I'm just going to leave that there for a second.
Am I right?
BUT, if you’re a lover of science-fiction, women-led drama and civil rights, boy oh boy has this been a great year of TV for you. And if you’re not a lover of those things… just go and take a good long look at yourself. Once you get back from that, have another long look at and a good old fashioned argue about our list of the ten best new TV shows of 2020.
10. I Know This Much is True (HBO / Sky)
Mark Ruffalo and Mark Ruffalo star as twins in this dark drama which examines the impact of paranoid schizophrenia on a family. It also continues the tradition of having a Marvel Avenger play opposite themself on the small screen in a year-best TV show (the first, in case you missed it, was last year’s Living With Yourself on Netflix).
What Cas said:
It takes a minute to settle into the dark void that is I Know This Much Is True, but once you're in, you'll realise it's one of the most emotionally charged dramas of late, taking an exceptionally incisive look at mental health and abuse, and organically plotting out a childhood history and parallel events in adulthood which form the pieces of a complex puzzle. It's trademark work from Cianfrance, who revels in the gritty texture of the period setting, Malickian monologues and an exceptionally well-chosen soundtrack, skipping back and forth in time effortlessly to give us fragments in the lives of these damaged individuals.
9. Lovecraft Country (HBO / Sky)
A deft piece of genre television, mashing together a whole host of genre tropes to tell exciting, spooky and troubling stories. Taking the work of H.P. Lovecraft, one of the greatest writers of horror stories (and a deeply unpleasant human being) and producing TV which hinges on a through-line of civil rights takes real skill.
What Tom said:
Lovecraft Country is an adaptation of a 2016 book of the same name by Matt Ruff, with a screenplay by Misha Green, previously known for her historical drama centred around the organisations helping African-Americans escape the South, Underground. These credentials made her the ideal candidate for the project as the context of ongoing oppression of civil rights are central to the impact of the stories. But in Lovecraft Country, this context is woven into a story of hauntings, monsters, ancestral links to evil (the reveal on this one made me laugh out loud) and cults. An impossible balancing act is achieved - though still wobbly – between a story of the everyday fear in the lives of 1950s’ Black Americans and a fantastically fun plumbing of early 20th century pulp fiction. But I suppose this ability to flit between making a difficult point and having fun along the way should be no great surprise to fans of producer Jordan Peele.
8. DEVS (FX / BBC)
For anyone familiar with Alex Garland’s science fiction movies – Annihilation, Ex Machina, Sunshine - DEVS is typically cerebral. What’s atypical is that it actually sticks the landing. Providing a gripping story of science fiction conspiracy centring around a mysterious tech icon and his hand-picked R&D team, the edge-of-your-seat twists and turns rarely let up.
What Cas said:
Produced by the now-Disney-owned FX Channel, Devs is as much of a coup for the BBC as Annihilation was for Netflix, immediately jumping to the top of your must-watch pile as some of the strongest and most compelling programming on offer (and that's in a month that also saw the return of Killing Eve). Superbly led by the relatively unknown - or at least underserved - Sonoya Mizuno (Garland's go-to girl in all of his endeavours thus far), with scene-stealing support from Fargo's Nick Offerman and an unsurprisingly shifty performance from Snowpiercer's Alison Pill, Devs doesn't pander for those with half an eye on their phones or their dinner, demanding 1000% attention as every micro-movement of a watch can change the entire dynamic of what you are watching. It's cerebral, adult, and steeped in that same richly ominous atmosphere that has pervaded everything from the filmmaker so far.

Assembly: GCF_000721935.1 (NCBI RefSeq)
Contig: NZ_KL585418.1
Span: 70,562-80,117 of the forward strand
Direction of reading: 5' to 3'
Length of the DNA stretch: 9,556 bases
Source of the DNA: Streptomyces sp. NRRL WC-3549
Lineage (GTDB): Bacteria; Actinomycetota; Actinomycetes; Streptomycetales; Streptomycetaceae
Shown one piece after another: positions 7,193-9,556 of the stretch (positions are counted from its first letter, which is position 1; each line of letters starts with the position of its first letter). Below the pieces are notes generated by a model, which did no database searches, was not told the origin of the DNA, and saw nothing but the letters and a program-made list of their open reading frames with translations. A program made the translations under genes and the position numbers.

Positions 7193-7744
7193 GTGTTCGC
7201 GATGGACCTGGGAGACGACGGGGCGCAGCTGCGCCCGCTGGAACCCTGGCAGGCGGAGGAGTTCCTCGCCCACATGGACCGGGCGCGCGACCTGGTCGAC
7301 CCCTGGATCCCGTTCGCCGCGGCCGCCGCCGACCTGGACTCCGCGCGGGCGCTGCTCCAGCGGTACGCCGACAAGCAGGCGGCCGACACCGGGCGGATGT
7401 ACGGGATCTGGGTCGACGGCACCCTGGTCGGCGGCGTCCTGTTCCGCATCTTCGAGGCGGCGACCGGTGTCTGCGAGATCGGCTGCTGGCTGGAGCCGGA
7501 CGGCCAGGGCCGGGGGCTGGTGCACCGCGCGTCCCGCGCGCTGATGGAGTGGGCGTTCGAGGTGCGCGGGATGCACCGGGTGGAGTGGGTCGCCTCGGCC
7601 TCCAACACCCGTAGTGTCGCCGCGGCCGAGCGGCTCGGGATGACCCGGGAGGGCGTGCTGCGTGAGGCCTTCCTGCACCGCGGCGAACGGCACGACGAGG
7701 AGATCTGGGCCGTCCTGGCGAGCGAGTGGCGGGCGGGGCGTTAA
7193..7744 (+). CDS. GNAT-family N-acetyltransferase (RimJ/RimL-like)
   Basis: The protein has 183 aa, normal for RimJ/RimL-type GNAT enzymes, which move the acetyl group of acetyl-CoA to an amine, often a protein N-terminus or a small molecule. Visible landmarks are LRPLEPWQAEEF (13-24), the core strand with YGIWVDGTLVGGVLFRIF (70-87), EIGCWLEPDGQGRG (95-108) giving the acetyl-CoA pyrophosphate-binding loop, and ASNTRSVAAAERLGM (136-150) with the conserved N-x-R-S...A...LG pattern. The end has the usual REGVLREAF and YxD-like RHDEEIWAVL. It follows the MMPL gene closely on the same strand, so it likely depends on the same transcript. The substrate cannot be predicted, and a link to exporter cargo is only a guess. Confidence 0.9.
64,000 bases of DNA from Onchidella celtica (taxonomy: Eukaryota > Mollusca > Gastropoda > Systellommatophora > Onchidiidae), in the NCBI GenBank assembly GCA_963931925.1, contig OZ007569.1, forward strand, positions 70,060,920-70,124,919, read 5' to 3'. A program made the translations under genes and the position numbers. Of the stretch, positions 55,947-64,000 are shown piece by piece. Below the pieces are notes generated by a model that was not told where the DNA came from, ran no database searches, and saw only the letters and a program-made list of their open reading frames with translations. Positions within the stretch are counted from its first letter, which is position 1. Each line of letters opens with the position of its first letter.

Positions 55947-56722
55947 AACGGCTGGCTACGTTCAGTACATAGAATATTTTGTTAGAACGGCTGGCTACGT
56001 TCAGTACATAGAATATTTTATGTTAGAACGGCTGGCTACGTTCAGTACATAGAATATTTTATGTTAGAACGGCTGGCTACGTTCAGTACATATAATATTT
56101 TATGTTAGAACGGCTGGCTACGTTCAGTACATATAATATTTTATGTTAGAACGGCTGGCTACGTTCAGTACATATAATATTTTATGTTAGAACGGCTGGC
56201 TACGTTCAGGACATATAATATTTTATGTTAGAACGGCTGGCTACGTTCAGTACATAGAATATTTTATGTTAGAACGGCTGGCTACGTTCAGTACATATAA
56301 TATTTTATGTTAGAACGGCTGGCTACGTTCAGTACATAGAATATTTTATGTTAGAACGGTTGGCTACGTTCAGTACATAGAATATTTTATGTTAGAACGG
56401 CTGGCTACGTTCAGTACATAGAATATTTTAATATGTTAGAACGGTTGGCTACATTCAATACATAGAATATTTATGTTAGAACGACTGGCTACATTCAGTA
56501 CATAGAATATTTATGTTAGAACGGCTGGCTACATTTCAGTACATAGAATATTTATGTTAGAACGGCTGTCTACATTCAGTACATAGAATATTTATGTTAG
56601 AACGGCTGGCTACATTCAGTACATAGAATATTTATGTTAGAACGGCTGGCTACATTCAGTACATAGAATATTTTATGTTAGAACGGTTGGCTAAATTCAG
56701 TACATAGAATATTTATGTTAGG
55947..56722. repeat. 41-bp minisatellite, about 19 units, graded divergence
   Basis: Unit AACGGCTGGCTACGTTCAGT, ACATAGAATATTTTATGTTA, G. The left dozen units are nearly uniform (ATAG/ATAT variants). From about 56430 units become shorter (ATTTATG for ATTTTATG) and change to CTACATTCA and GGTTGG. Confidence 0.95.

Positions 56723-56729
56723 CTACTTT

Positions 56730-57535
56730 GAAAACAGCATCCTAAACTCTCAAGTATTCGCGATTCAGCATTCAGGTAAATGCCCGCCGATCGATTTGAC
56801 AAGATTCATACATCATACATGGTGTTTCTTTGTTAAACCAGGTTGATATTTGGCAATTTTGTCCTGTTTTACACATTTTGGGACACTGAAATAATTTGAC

7. The Queen’s Gambit (Netflix)
Based on the Walter Tevis novel, the story of a young woman and chess prodigy breaking into the male dominated competitive arena was a chance for star, Anna Taylor-Joy, to demonstrate once again why her star has risen so quickly as she gave one of the finest performances of the year.
What Kumari said:
This is a classic sports underdog/coming-of-age story, and it’s done really well and in a refreshing way. Director Scott Frank manages to make a whole series of chess matches seem approachable, exciting, absorbing and even magical across the episodes. Seriously, it’s wild how many different ways Frank manufactures to present the chess board as a new battleground. Using the board as the location, hanging back casually as an observer, even utilising the classic split-screen; Frank’s work – in conjunction with cinematographer Steven Meizler and with exciting editing by Michelle Tesoro – makes even the biggest chess novice in the world a participant.
Ultimately though, The Queen's Gambit is all about Beth, who is probably one of the year’s most interesting leading characters to grace our screens.
6. I May Destroy You (BBC / HBO)
With I May Destroy You, Sam Miller and Michaela Coel have crafted something unique and devastating about the lasting impact of rape on victims. With its subject matter and story arc, it might surprise anyone not familiar with Coel’s previous work when moments of comedy shine through.
What Cas said:
This isn't your usual rape-revenge tale, nor anything even vaguely approximating it, with the perpetrator almost tangentially relevant, and instead the focus on the psychological and emotional fallout. Main character Arabella is damaged horrifically, becoming a super-alert beacon of pain, no longer able to emotionally connect with anybody around her (her friends have their own horrific issues but Arabella is so busy dealing with - or avoiding - her own trauma that she has no bandwidth to read any of the signs), smashing her way through the world to try and get her head above water.
5. The Good Lord Bird (Showtime / Sky)
Ethan Hawke’s passion project for US network Showtime is the story of white abolitionist and Civil War catalyst John Brown. Part grotesque spectacle of racism in pre-civil-rights America, part gun toting action, part farcical comedy, this limited series was never afraid to skewer its heroes.
What Tom said: